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In Praise of Global Imbalances

As China shifts from being the world’s workshop to its main financier, only the US has the capacity to absorb China's savings. The resulting imbalances should be welcomed as a spur to global growth – just as they have been in the past.

SINGAPORE – In recent weeks, there has been a chorus of opinion arguing for a sharp increase in global investment, particularly in infrastructure. Former US Treasury Secretary Lawrence Summers asserted that public investment really is a free lunch, while IMF Managing Director Christine Lagarde has argued that an investment boost is needed if the world economy is to “overcome a new mediocre.”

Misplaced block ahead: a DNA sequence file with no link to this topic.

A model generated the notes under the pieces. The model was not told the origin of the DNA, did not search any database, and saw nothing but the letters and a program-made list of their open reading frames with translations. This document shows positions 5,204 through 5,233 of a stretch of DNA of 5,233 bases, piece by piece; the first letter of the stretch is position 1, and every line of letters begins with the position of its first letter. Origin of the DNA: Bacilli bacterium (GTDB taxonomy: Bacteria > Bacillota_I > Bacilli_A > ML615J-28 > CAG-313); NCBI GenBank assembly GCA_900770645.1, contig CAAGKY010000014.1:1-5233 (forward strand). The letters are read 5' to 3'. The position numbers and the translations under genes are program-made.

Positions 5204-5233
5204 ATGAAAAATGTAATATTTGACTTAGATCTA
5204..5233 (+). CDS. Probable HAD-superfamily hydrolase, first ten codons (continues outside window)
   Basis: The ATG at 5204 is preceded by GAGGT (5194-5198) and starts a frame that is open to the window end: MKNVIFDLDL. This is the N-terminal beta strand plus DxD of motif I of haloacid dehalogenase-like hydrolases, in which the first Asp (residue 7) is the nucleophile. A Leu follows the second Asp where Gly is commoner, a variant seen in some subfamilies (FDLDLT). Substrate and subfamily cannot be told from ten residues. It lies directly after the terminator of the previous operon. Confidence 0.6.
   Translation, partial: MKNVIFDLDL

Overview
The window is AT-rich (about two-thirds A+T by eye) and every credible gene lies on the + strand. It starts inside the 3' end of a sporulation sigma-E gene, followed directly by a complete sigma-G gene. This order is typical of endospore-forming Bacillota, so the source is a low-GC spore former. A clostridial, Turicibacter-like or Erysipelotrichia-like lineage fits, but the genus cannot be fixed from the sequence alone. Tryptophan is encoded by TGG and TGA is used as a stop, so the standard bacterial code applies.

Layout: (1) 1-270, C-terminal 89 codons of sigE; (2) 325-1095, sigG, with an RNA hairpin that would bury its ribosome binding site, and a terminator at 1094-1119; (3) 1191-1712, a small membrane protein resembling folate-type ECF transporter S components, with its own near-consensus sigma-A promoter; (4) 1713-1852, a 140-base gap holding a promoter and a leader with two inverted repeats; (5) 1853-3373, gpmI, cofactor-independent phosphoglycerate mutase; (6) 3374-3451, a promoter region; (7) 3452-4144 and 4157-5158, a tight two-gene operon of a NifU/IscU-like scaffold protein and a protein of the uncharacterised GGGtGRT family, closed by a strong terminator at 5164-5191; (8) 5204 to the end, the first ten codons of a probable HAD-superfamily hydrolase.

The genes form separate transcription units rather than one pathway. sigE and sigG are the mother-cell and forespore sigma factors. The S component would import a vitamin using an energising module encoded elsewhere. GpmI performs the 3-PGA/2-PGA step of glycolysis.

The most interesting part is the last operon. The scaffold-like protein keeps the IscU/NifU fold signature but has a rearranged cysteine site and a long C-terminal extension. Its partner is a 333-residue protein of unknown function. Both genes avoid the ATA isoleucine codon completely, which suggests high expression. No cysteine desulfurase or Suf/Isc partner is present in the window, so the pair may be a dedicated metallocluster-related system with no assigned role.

These comments suggest that the world has been under-investing for many years. In fact, according to International Monetary Fund data, the current overall global investment rate, at 24.5% of world GDP, is near the top of its long-term range. The issue is not a lack of overall investment, but the fact that a disproportionate share of it comes from China.

China’s share of world investment has soared from 4.3% in 1995 to an estimated 25.8% this year. By contrast, the United States’ share, which peaked at 36% in 1985, has fallen to less than 18%. The decline in Japan’s share has been more dramatic, from a peak of 22% in 1993 to just 5.7% in 2013.

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